In Miller, the borrowers were denied for a permanent modification after they were offered a TPP. Under the TPP, the borrowers were to make three monthly payments and maintain the accuracy of the financial representations made in their application for a modification. The borrowers’ first two payments were several weeks late and the third was a month and a half late. While borrowers continued to make monthly payments of the TPP amount for another two years, the lender eventually denied the request for the permanent modification because the first three payments were not made timely. Borrowers sued the lender for breach of contract, violation of the New Jersey Consumer Fraud Act, promissory estoppel and breach of the covenant of good faith and fair dealing. The trial court dismissed borrowers’ claims, holding that there was no private right of action under HAMP.
The New Jersey Appellate Division took a different view: It concluded that “HAMP’s preclusion of private causes of action would not prevent a borrower from pursuing state law claims arising from the breach of an underlying temporal contractual arrangement pending the lender’s review under the HAMP guidelines.” The Miller Court rejected an earlier District of New Jersey case that that found HAMP precluded state contract claims (Stolba v. Wells Fargo & Co., No. 10-cv-6014(WJM)(MF), 2011 U.S. Dist. LEXIS 87355 (D.N.J. Aug. 8, 2011)), and instead adopted the Appellate Division’s earlier opinion in Arias v. Elite Mortg. Grp., Inc., –N.J.Super. – (2015). Specifically, the Appellate Division stated that a TPP was “‘a unilateral offer,’ pursuant to which the bank promised to give plaintiffs a loan modification, if and only if plaintiffs complied fully and timely with their obligations under the TPP.” The Court did note that while a borrower may not sue a lender that denies a modification because the borrower failed to meet HAMP’s guidelines, it held that “borrowers should not be denied the opportunity to assert claims alleging a lender failed to comply with its stated obligations under the TPP.”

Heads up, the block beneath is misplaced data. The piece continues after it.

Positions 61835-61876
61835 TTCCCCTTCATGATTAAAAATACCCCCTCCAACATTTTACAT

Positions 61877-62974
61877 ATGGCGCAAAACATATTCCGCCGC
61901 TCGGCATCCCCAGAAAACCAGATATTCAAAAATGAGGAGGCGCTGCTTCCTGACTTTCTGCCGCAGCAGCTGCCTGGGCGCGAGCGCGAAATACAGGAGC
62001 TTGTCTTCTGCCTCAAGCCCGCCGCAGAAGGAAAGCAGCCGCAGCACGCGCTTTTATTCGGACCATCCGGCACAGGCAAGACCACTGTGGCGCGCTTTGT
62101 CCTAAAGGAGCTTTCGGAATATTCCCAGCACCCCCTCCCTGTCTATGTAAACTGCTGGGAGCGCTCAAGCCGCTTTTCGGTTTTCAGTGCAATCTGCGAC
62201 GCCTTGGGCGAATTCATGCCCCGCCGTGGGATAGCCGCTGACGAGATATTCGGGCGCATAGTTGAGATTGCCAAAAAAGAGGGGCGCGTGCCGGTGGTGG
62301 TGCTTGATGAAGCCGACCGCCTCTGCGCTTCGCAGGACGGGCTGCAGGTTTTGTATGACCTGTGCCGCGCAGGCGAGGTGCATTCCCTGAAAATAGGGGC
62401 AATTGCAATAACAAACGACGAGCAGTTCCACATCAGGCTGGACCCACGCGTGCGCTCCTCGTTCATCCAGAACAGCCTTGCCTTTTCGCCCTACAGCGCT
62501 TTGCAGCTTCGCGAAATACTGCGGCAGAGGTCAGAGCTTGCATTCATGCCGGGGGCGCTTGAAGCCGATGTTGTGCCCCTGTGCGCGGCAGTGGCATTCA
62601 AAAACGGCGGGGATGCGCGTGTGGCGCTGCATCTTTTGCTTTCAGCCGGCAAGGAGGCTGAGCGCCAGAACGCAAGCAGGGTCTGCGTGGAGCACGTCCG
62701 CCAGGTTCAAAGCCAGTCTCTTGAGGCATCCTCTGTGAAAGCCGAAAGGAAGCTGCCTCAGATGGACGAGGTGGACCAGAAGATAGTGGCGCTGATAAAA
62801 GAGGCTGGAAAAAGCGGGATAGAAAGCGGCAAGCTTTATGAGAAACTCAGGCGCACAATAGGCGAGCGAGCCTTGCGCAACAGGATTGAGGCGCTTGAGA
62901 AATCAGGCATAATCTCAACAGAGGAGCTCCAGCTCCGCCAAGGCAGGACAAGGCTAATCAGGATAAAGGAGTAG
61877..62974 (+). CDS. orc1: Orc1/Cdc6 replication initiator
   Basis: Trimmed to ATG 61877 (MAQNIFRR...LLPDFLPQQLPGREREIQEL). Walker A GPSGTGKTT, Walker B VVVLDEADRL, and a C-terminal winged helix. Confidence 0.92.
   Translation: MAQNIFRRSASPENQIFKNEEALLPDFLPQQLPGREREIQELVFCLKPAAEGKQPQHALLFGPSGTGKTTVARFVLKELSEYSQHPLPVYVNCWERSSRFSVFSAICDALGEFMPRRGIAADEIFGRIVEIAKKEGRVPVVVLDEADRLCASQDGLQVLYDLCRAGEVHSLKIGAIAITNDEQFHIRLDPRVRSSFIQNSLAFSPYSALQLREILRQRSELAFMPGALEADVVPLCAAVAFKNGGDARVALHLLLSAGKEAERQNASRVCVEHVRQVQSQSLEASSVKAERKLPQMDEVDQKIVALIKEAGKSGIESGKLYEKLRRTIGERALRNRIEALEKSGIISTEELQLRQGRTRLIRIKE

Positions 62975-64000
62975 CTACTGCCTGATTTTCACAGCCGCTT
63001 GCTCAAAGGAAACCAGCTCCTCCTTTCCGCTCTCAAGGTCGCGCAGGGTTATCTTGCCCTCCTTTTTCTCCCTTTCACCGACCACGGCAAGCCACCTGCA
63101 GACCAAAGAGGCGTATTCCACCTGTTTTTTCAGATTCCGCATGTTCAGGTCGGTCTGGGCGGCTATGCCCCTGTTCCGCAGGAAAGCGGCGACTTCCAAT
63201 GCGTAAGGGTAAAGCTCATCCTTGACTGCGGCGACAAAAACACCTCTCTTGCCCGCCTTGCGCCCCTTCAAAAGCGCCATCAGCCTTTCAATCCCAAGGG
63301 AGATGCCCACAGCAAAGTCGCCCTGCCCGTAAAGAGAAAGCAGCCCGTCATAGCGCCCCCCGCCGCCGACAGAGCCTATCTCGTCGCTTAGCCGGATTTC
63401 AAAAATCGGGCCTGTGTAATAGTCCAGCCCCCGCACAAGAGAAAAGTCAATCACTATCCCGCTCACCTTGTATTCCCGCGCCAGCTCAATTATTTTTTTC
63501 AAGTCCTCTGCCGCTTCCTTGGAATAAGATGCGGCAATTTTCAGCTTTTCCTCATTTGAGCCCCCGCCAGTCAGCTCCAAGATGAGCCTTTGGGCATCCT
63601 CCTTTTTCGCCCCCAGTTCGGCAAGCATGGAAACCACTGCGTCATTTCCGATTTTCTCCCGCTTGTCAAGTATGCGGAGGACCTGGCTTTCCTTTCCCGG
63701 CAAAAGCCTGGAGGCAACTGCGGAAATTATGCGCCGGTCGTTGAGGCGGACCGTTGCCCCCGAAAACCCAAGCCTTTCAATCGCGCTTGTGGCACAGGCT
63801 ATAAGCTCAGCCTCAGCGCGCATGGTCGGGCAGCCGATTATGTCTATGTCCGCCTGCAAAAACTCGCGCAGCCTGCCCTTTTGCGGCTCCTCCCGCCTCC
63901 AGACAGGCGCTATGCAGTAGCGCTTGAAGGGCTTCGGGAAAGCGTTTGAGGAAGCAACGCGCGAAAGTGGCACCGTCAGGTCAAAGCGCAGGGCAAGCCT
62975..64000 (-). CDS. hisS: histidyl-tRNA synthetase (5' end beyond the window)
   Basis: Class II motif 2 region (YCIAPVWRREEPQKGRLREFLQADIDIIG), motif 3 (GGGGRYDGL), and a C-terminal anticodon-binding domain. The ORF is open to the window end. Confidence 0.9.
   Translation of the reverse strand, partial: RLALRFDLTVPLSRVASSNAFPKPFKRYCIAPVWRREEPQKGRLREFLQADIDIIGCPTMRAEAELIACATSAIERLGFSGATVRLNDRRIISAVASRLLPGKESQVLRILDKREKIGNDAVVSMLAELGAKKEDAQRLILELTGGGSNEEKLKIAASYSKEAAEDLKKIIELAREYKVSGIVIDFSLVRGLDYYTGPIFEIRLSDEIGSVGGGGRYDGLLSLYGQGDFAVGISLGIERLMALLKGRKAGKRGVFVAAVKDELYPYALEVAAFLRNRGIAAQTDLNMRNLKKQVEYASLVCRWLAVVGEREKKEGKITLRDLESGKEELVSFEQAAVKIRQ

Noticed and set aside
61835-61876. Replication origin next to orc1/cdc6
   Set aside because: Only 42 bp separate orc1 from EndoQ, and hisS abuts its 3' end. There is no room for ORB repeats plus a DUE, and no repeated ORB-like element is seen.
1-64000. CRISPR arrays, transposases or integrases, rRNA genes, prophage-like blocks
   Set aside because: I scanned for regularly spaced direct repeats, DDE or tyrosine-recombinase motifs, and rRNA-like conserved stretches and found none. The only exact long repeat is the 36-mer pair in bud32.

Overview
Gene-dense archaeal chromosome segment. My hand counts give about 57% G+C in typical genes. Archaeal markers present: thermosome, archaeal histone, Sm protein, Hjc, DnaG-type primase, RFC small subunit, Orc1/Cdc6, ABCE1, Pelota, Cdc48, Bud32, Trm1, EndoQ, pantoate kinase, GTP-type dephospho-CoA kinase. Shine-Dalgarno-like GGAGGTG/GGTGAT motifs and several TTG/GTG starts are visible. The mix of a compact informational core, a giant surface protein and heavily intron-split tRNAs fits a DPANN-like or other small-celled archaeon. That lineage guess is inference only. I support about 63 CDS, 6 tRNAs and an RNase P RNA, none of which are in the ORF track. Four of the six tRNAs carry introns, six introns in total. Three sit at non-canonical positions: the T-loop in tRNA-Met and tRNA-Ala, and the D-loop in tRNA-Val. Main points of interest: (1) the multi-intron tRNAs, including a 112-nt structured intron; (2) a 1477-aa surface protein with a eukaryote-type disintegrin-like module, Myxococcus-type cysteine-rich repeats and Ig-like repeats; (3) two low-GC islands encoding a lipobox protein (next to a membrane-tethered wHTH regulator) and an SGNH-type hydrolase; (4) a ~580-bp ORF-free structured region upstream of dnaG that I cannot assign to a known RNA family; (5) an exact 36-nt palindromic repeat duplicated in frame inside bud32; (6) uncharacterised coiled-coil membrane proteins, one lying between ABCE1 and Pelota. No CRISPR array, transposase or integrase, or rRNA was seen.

In analyzing this particular case, however, the Court held that summary judgment in favor of the lender was proper because it was an undisputed fact that the borrowers’ failed to comply with the terms of the TPP because their payments were late. The Court noted that the lender’s evidence that the borrowers were late on their TPP payments was solely refuted by oral statements of the borrowers. The borrowers failed to produce cancelled checks or certified mail receipts that reflected timely payment, which the Court found fatal to their “self-serving” and “unsupported” assertions of compliance with the terms of the TPP. Accordingly, the Court found that summary judgment was properly granted in favor of the lender.
By recognizing a state contract claim for breach of a TPP, Miller will make it extremely difficult for lenders to win a motion to dismiss for any claim where the borrower was subject to a TPP. However, where the borrower was never granted a TPP and was denied for a modification, a motion to dismiss will still be viable. Likewise, Miller also makes it clear that summary judgment is still attainable where it can be shown that the borrowers did not timely make the TPP payments or otherwise comply with the terms of the TPP.
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